1/2 Straw. This is very similar to 1/2 CTO in that it is a warming gel, but 1/2 Straw has a tad bit more yellow hue in it which is best used for warming people and skin tones. Sometimes a 1/2 CTO can be too orange, making it harder to properly white balance in post production. The 1/2 Straw will make skin tones appear a bit more natural, without as much orange hue.
1/2 Plusgreen. Another common situation where you need to balance your flash is when photographing under fluorescent light sources. These lights are warmer, in the 3800°K range, but also have a green tint to them. Using a bare flash on your subject (5500°K) will look good if you balance for daylight in post production, but the ambient light from the fluorescents will make everything else look green. This might be the effect you want, but you can eliminate the green surrounding areas by changing your flash to match the fluorescent lights by using a 1/2 Plusgreen gel.
Photographer: Eric McCallister
FULL, 1/2 CTB (color temperature blue, or cooling). These gels would be commonly used to “cool” tungsten light sources to make them more white, but since our flash is not a tungsten color temperature, but daylight balanced, this gel can be used more as a special effect. If you’re shooting during sunset, and you had a 1/2 CTB gel on your flash to light your subject, this will make your subject cool. But later in post-production, you can alter the white balance so that your subject is now daylight balanced, and the environment will be pushed warmer, making your sunsets even more dramatic.
8x Neutral Density (3 stops). A neutral density gel is the same as what would be used for landscape photography when you want to reduce the amount of light reaching your sensor without any color bias. An 8x Neutral Density gel will reduce the light output of your flash by 3 stops. This is helpful when you want reduce the power output below the minimum output your flash is capable of, allowing you to decrease the effect of your flash when using large apertures. This would be necessary when attempting to shoot indoors in dark environments where the minimum power setting is still too bright, like at a wedding reception or other event photography situations.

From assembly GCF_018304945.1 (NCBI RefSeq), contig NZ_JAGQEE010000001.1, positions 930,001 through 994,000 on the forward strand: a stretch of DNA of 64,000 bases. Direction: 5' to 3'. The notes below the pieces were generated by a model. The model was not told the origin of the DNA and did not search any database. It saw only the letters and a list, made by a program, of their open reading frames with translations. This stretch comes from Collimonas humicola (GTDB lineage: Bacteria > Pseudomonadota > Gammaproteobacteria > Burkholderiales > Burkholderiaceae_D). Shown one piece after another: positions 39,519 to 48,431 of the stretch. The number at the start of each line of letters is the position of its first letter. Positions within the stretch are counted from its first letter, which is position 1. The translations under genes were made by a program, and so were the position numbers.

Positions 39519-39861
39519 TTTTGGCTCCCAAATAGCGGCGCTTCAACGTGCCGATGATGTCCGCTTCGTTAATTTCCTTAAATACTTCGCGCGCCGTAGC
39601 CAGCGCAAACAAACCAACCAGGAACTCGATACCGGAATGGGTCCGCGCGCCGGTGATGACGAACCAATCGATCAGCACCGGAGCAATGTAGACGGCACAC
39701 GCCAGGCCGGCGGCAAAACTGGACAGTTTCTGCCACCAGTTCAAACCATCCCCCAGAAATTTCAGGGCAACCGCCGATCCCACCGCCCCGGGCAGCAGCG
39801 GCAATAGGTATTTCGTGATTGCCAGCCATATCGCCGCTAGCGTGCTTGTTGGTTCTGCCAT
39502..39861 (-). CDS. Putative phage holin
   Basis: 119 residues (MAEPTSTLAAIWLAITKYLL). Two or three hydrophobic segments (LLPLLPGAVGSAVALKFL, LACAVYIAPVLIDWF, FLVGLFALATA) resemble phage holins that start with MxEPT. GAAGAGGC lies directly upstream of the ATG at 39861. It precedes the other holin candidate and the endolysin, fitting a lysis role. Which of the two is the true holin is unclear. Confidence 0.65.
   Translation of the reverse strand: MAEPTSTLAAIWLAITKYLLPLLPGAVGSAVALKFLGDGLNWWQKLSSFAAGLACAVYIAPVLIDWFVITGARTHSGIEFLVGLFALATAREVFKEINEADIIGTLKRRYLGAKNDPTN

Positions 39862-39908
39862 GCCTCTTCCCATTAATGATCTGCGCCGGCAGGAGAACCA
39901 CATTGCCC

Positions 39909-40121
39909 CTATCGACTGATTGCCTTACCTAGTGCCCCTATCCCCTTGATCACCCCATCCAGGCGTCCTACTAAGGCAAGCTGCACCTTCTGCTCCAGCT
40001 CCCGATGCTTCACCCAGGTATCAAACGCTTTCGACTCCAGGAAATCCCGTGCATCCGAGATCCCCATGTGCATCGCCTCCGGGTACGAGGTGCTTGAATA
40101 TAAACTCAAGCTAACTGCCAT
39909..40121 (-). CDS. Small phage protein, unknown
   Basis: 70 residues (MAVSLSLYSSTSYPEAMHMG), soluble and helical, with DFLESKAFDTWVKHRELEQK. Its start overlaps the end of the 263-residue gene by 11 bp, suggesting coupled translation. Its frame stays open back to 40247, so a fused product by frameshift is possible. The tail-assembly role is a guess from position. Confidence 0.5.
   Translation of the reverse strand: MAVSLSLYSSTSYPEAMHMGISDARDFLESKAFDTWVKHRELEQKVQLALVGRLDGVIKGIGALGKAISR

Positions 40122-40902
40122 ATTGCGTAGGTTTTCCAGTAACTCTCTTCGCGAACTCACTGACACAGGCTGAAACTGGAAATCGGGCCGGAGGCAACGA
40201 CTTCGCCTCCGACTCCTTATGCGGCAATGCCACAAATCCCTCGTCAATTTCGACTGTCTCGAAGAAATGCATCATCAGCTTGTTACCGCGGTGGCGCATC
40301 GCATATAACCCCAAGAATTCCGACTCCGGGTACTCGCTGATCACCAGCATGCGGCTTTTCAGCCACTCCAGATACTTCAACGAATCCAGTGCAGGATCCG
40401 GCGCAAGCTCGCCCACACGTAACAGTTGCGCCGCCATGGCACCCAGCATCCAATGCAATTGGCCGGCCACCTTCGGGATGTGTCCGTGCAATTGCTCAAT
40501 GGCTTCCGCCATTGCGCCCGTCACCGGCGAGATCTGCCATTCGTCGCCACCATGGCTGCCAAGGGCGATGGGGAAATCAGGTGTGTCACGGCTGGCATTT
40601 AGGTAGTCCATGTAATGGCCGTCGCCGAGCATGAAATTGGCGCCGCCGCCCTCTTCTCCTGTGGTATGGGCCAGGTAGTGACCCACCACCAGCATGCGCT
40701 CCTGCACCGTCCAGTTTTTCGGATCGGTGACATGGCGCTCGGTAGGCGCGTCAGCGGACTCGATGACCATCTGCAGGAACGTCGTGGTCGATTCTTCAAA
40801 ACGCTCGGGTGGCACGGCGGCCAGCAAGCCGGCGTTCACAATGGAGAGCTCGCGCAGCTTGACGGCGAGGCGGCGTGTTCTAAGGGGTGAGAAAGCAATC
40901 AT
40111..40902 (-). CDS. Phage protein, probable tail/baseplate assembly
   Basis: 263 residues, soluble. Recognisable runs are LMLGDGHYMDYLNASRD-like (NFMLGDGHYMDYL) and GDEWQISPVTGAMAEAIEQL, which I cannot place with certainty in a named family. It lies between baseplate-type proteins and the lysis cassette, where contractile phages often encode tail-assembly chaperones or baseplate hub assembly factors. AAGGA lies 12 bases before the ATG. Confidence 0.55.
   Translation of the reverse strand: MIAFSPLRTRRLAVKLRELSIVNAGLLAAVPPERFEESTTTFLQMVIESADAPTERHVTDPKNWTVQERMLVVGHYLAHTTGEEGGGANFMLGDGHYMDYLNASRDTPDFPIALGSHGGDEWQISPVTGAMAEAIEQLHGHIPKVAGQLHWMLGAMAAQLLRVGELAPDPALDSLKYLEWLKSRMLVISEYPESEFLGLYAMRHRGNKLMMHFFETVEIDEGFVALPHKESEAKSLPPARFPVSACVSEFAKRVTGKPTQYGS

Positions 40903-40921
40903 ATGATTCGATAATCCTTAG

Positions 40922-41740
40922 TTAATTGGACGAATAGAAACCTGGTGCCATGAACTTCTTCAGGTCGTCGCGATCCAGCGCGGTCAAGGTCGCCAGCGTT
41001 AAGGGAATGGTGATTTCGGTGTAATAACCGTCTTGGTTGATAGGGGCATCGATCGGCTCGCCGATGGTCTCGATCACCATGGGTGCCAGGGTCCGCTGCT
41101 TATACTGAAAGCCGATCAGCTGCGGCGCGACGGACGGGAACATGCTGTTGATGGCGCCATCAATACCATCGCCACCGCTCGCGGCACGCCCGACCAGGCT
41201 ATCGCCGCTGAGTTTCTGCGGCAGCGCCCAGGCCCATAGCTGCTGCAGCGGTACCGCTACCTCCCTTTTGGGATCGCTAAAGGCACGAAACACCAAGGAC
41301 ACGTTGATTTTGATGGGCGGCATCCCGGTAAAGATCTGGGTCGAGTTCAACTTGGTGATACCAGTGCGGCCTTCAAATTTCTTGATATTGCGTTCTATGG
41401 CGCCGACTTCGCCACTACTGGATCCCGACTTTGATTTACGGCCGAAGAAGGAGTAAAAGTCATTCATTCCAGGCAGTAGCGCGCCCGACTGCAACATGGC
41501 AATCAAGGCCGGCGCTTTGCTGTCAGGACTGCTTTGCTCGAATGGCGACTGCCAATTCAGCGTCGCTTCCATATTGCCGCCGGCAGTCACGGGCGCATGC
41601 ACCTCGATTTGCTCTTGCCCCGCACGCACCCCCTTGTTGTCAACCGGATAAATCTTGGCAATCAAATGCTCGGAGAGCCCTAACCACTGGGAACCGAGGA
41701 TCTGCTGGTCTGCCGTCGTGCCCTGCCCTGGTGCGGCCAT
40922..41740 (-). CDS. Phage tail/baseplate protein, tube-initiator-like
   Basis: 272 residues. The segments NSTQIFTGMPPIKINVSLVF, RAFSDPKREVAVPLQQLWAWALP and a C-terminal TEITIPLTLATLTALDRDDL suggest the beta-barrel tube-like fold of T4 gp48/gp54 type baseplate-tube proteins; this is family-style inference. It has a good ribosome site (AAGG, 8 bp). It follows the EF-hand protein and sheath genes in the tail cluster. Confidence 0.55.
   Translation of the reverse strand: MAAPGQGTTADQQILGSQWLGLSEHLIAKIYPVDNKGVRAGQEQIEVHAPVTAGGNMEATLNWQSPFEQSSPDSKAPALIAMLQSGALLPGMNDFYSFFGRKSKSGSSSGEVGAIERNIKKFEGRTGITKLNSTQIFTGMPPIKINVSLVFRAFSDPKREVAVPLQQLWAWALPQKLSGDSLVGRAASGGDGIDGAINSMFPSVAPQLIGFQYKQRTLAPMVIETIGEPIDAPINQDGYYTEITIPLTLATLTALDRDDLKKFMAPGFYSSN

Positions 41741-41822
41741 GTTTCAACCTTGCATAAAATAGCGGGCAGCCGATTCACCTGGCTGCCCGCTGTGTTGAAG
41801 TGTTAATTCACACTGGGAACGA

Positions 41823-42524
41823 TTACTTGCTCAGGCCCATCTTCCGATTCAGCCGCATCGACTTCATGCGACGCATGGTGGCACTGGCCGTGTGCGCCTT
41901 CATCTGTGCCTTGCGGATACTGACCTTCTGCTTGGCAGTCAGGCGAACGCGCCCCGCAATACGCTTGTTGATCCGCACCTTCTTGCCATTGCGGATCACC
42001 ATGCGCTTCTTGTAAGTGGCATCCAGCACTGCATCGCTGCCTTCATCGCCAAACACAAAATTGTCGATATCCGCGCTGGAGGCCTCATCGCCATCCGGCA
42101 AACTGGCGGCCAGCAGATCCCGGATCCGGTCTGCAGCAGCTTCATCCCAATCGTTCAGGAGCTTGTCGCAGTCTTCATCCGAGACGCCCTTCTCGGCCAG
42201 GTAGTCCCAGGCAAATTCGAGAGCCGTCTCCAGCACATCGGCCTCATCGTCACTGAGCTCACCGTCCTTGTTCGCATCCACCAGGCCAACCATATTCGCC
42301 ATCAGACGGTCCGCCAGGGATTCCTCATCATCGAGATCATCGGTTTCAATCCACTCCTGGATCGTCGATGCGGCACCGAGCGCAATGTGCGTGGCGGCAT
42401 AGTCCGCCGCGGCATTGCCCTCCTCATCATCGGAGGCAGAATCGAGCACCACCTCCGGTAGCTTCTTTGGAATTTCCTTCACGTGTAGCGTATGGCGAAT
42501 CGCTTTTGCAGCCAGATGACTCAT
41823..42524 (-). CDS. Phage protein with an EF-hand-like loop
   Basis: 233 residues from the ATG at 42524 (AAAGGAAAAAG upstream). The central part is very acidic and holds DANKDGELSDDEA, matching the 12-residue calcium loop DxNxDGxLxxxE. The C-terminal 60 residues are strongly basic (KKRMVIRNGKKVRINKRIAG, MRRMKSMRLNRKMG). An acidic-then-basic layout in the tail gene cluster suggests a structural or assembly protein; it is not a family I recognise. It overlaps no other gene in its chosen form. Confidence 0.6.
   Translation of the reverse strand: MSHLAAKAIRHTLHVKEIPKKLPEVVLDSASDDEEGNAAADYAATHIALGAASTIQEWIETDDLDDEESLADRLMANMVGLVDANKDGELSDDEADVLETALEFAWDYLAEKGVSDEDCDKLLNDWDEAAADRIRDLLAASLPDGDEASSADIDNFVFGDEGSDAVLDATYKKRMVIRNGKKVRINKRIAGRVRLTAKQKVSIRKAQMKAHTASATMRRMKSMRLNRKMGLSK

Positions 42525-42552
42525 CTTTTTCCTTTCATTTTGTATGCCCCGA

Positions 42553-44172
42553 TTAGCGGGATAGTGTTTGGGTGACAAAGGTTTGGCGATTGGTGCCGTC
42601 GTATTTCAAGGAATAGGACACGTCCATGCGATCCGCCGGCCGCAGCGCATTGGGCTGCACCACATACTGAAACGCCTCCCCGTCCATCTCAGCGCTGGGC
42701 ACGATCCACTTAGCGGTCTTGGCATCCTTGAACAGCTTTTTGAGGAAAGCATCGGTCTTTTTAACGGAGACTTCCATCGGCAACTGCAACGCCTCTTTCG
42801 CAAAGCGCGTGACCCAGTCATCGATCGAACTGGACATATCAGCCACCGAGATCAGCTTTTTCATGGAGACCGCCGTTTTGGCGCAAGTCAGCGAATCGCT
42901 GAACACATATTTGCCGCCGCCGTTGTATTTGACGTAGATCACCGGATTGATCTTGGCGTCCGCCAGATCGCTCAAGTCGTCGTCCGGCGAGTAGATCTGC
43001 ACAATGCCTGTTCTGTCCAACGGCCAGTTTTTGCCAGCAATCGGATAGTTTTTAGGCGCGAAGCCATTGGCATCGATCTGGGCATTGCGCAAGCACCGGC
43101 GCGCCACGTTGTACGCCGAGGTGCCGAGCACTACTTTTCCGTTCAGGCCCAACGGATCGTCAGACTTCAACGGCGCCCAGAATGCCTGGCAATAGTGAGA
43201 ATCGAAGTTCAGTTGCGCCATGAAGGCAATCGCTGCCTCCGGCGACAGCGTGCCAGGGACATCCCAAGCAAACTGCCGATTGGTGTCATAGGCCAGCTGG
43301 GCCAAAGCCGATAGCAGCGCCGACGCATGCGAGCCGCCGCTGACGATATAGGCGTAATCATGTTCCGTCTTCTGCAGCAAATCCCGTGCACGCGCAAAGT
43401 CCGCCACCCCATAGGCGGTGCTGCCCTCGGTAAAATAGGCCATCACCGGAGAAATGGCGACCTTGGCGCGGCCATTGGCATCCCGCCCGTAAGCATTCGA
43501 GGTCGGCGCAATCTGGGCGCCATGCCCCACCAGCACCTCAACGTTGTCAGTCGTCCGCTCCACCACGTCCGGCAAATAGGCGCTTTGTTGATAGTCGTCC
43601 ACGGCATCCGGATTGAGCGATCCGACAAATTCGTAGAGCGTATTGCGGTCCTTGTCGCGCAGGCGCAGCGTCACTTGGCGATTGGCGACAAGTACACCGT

Photographer: Trevor Crosby
Our MagMod Pro Gels and MagBox Gels
MagMod offers 6 different gel color collections, three available for use with the MagGrip 2 and three for use with our MagBox Pro series of softboxes.
The first set are the Corrections Gels:
- The Pro Correction Gels include 6 colors: Full CTO, 1/2 CTO, 1/4 CTO, 1/2 Plusgreen, 1/2 CTB, 8x ND
- The MagBox Correction Gels include 8 colors: Full CTO, 1/2 CTO, 1/4 CTO, Full Plusgreen, 1/2 Plusgreen, Full CTB, 1/2 CTB, 8x ND
The second set are the Creative Gels:
- The Pro Creative Gels include 6 colors: Blue, Red, Orange, Yellow, Green, Purple
- The MagBox Creative Gels include 8 colors: Blue, Red, Orange, Yellow, Green, Purple, Magenta, Teal
The third set are the Artistic Gels:
- The Pro Artistic Gels include 6 colors: Cyane, Amber, Aqua, Pink, Lavender, Lime
- The MagBox Artistic Gels include 8 colors: Cyane, Amber, Aqua, Pink, Lavender, Lime, Coral, Rose
Photographer: Beau Ridge
Photographer: Jason Vinson
Photographer: Hiram Trillo
Photographer: Tony Hoffer